I felt trapped in a corner too for a long time. I think we have all had this feeling.

Plants are still at my center.

I still adore clipped shrubs very much—especially when so much depends upon the white cat beside them.

I say this as I still see myself overlapping my love of art history and design with plant life more and more. I am imbuing meaning and emotions into so many things when I touch them—even when it’s just a snapshot.

Driftwood at the Washington Coast.

Then there is the ineffable experience of my region and its natural beauty and I have been re-experiencing my place here recently probably more than anything else. It creates a sacred feeling for me and it is silent. Everything about who I am springs from this place deep inside of me and the silence brings me much peace and calm.

A typical coastal salmon river in the Pacific Northwest.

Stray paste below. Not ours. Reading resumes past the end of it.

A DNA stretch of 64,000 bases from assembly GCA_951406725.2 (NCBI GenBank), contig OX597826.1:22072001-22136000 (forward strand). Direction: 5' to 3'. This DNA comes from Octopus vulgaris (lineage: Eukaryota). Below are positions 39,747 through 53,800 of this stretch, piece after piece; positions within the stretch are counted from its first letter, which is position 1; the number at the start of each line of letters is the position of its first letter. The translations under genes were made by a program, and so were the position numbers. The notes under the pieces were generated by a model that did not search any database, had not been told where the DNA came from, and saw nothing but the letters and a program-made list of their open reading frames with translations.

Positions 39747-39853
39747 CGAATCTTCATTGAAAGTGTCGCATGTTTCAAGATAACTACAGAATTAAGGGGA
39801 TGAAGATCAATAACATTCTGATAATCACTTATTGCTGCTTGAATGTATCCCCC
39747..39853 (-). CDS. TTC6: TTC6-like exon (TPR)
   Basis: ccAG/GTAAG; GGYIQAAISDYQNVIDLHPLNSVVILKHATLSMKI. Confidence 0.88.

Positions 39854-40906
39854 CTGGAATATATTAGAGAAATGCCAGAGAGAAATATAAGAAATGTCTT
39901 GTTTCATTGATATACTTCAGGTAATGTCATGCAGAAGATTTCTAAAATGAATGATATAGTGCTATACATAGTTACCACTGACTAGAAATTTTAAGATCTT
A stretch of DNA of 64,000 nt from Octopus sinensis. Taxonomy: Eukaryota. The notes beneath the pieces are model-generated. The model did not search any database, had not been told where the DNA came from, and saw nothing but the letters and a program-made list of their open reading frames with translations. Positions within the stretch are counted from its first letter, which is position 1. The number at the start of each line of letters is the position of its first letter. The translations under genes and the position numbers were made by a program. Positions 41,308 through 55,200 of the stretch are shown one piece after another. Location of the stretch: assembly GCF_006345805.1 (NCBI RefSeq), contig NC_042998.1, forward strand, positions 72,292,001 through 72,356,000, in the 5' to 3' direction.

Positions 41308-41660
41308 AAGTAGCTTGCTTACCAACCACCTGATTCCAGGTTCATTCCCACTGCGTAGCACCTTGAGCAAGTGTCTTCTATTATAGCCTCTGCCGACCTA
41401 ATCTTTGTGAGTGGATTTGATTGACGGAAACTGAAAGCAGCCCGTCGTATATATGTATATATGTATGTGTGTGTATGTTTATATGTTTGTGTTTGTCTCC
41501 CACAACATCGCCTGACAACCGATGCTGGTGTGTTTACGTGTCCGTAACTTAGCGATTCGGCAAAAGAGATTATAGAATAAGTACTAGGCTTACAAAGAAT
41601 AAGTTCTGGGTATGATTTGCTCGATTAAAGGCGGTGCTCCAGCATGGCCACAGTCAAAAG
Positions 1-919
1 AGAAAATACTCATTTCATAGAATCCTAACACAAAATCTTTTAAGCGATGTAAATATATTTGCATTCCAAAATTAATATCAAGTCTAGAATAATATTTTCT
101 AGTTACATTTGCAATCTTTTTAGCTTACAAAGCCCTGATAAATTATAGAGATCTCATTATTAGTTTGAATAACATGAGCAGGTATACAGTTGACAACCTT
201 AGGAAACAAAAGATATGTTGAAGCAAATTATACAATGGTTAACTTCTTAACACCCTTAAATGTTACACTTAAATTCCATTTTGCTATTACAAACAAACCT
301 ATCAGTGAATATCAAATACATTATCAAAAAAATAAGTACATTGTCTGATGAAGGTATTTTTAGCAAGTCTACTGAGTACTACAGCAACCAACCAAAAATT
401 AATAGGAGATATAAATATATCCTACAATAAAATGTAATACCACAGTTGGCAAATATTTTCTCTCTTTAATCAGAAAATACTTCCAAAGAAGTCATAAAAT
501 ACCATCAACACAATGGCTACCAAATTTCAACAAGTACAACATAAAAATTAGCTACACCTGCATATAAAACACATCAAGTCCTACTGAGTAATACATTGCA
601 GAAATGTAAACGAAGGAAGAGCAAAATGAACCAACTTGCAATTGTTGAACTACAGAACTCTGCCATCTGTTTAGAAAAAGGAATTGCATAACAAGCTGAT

I am not well-rested yet, but I am working on it. Since I have at least 10 years to catch up on it might take me awhile to feel more calm, collected and self-possesed.

My father and I as I channel my own inner Jacques Cousteau.

Spending time near water has been a high priority for me. I miss spending time in boats and this is something I plan to do more of in the future.

Two Great Blue Herons we spotted in a tree near the mouth of the river in the tidal zone.

The sounds, sights, and sensations on the water felt like home to me.

Cow Parsnip (Heracleum maxium) seeds.

I saw plenty of seeds while on my adventures too. (Of course I had to add those.)

Native Vine Maple (Acer macrophyllum) reaching over the water.

I also very much enjoyed observing the many communities of plants along the riverbank—but that’s a whole other post.

Begonia boliviensis in my garden.